This practice enhances airflow around the plant, which is beneficial for its health. Removing nearly dead leaves also prevents the plant from wasting energy on parts that are about to shed. Consequently, this conservation of resources allows the plant to focus more on new growth and repair any root damage that may occur during transplantation.

6. Remove spent flowers

During transplantation, it’s advisable to remove flowers from the Bird of Paradise that have been in bloom for a while and are starting to wilt. New growth for these plants originates from the base, so trimming the flowers from this area is key.

This action helps conserve the plant’s energy, redirecting it towards the roots, which often sustain damage during the transplant process. By doing so, you’re essentially providing the plant with more energy to adapt to its new environment and promote healthier growth.

7. Use a root stimulator to improve root growth

Root stimulators, acclaimed for their efficacy in fostering root development, are strongly endorsed by scientists and botanists for use after transplanting plants. Despite the Bird of Paradise’s relatively small root system compared to its stems and leaves, and its roots’ rapid growth rate, applying a root stimulator is highly recommended to facilitate adjustment and mitigate transplant shock.

These stimulators are typically a concentrated liquid that you dilute with water and apply to the plant’s base.

bird of paradise transplant shock

Bird of paradise drooped due to transplant shock.

8. Mist the foliage to simulate humid conditions

Given that Bird of Paradise plants shouldn’t be watered during the first week post-transplant, lightly misting their leaves can be beneficial. The leaves can absorb moisture from the mist, which is particularly helpful since these tropical plants thrive in humid conditions and may struggle in drier climates, where both the heat and lack of humidity can hinder their growth.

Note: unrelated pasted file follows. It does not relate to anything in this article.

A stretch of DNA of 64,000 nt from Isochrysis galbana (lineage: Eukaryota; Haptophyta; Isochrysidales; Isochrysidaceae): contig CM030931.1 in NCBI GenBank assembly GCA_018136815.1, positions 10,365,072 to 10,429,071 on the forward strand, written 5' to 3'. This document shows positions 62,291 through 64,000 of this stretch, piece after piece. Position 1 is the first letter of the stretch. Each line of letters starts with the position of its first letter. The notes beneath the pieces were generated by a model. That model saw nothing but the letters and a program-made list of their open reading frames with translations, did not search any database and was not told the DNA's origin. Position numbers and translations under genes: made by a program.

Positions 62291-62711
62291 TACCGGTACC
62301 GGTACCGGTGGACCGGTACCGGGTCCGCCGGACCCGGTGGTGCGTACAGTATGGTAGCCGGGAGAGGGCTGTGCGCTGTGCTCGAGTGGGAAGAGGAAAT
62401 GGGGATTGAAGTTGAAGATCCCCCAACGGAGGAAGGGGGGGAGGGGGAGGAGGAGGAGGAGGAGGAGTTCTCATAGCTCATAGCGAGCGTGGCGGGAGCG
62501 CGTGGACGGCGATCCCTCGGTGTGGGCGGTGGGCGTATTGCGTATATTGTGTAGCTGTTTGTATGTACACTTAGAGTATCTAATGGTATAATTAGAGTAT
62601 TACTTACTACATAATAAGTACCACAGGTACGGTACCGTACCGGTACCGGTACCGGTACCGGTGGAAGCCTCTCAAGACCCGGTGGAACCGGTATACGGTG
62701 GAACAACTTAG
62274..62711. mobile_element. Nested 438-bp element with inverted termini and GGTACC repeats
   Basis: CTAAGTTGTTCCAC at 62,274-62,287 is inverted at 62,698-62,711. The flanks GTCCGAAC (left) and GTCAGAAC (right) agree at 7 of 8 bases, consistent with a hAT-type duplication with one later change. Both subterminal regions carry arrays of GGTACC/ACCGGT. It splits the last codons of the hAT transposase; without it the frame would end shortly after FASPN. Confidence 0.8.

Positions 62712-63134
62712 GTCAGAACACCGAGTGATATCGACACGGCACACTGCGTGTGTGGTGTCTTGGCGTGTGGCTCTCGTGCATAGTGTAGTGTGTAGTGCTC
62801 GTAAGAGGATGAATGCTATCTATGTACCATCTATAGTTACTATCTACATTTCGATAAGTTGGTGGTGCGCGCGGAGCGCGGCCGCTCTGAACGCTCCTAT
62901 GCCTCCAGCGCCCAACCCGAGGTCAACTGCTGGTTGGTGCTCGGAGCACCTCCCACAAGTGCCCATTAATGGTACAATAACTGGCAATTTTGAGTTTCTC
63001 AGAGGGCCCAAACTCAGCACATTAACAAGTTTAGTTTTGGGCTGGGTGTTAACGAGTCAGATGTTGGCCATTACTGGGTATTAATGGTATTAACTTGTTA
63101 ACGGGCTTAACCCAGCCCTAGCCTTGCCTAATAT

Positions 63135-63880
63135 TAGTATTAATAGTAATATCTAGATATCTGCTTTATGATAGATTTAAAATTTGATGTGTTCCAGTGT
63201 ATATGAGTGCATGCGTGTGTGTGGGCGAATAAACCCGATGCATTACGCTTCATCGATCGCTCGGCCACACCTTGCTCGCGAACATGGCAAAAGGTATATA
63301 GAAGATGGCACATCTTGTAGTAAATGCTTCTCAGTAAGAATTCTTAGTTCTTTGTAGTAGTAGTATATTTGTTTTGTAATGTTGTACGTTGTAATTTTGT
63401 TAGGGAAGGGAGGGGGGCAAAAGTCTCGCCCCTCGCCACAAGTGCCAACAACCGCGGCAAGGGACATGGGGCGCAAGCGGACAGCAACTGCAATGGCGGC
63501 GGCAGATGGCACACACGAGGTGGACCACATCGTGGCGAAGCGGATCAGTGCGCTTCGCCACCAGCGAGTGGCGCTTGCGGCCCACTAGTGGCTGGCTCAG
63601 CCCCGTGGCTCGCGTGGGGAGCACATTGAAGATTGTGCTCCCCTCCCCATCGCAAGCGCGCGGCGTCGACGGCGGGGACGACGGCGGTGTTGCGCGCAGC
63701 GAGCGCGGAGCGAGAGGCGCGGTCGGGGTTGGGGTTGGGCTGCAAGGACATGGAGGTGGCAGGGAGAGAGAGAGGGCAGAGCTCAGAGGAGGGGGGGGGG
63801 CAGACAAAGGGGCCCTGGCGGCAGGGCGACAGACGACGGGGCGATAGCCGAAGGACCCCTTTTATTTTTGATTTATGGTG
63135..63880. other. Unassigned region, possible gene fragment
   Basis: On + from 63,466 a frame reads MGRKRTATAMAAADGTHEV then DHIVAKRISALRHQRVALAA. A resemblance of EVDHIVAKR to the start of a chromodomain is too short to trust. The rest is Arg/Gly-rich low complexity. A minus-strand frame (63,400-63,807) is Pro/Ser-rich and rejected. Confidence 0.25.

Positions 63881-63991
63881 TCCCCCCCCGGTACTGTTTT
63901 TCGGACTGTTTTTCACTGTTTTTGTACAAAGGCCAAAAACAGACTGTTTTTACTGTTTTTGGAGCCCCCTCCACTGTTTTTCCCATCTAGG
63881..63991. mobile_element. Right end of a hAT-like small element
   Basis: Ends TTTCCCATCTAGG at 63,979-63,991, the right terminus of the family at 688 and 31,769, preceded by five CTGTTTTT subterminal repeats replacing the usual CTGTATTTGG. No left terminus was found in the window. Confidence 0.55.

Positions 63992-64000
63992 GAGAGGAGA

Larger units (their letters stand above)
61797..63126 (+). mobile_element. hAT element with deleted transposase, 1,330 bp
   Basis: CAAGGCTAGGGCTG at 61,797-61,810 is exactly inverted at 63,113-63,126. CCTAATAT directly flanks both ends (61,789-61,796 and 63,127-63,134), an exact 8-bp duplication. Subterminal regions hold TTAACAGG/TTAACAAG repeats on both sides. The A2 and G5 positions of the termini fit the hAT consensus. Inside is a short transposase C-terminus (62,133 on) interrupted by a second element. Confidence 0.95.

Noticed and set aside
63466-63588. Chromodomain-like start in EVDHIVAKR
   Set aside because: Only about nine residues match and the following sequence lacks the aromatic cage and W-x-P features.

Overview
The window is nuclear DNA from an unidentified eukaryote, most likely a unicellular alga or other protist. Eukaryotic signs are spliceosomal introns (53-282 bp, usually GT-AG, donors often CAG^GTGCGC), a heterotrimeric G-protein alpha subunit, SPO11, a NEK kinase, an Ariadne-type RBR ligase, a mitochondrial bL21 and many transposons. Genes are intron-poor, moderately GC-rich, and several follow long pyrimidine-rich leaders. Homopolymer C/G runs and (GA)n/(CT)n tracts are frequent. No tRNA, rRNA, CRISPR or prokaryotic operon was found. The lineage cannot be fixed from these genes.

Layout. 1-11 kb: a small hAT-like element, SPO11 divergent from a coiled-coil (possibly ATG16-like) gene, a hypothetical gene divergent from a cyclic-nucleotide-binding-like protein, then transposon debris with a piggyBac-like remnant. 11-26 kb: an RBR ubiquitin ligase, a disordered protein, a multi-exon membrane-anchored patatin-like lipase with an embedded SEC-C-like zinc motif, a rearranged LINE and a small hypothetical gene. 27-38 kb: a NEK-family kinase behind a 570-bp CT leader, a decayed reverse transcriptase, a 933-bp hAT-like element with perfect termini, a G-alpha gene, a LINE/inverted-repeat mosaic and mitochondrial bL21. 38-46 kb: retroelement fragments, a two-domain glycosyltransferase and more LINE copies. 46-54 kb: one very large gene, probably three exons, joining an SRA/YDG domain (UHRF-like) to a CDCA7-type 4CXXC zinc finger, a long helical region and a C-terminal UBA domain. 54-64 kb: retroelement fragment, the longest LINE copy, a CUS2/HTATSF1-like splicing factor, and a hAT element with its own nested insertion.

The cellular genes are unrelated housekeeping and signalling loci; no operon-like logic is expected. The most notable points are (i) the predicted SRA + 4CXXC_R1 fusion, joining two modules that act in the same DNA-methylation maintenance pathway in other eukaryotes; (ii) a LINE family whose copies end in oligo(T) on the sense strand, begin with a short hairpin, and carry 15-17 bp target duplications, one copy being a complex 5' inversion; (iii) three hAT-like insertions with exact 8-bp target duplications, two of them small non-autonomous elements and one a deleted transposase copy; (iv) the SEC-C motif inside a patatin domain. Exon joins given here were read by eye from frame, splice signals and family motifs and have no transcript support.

If you’re already in the habit of misting your Bird of Paradise, it’s especially important to continue doing so after transplanting, as the plant copes with transplant shock. Use a mister to lightly spray the leaves and stems, especially during the warmest parts of the day.

However, be cautious not to over-mist, as excessive moisture can cause leaf spot. A month of misting should suffice to help the plant recover from transplant shock.

Karen Taunton

Tuesday 16th of May 2023

Have 2 baby stalks from a bird of paradise with 2 leaves. No roots. Cut from the mother plant. They look like a smooth bulb with a little foliage. How do I get them to root. They bloom white and are rare beautiful plants. Please help asap.

Igor Viznyy

Wednesday 17th of May 2023

To encourage your baby stalks from the bird of paradise to root, you can follow these steps:

Prepare a suitable potting mix: Use a well-draining soil mixture that includes a combination of perlite, peat moss, and potting soil. This will provide a suitable medium for root development.

Plant the baby stalks: Gently bury the smooth bulb-like portion of the stalks into the potting mix, ensuring that the foliage is above the soil surface. Place them vertically, with the bulb partially submerged. Provide proper conditions: Place the potted stalks in a warm and humid environment with indirect sunlight. You can cover the pot with a clear plastic bag or place it in a propagation tray to create a greenhouse-like effect, maintaining high humidity around the plants. Mist regularly: Mist the foliage and the potting mix to maintain moisture levels. This will help create a favorable environment for root development. Avoid overwatering: While it's important to keep the potting mix moist, make sure not to overwater. Excess moisture can lead to rotting. Check the soil's moisture level by gently pressing your finger into it; if it feels dry at a depth of about an inch, it's time to water. Be patient: It may take several weeks or even months for the baby stalks to develop roots. During this time, be patient and avoid disturbing the plants unnecessarily.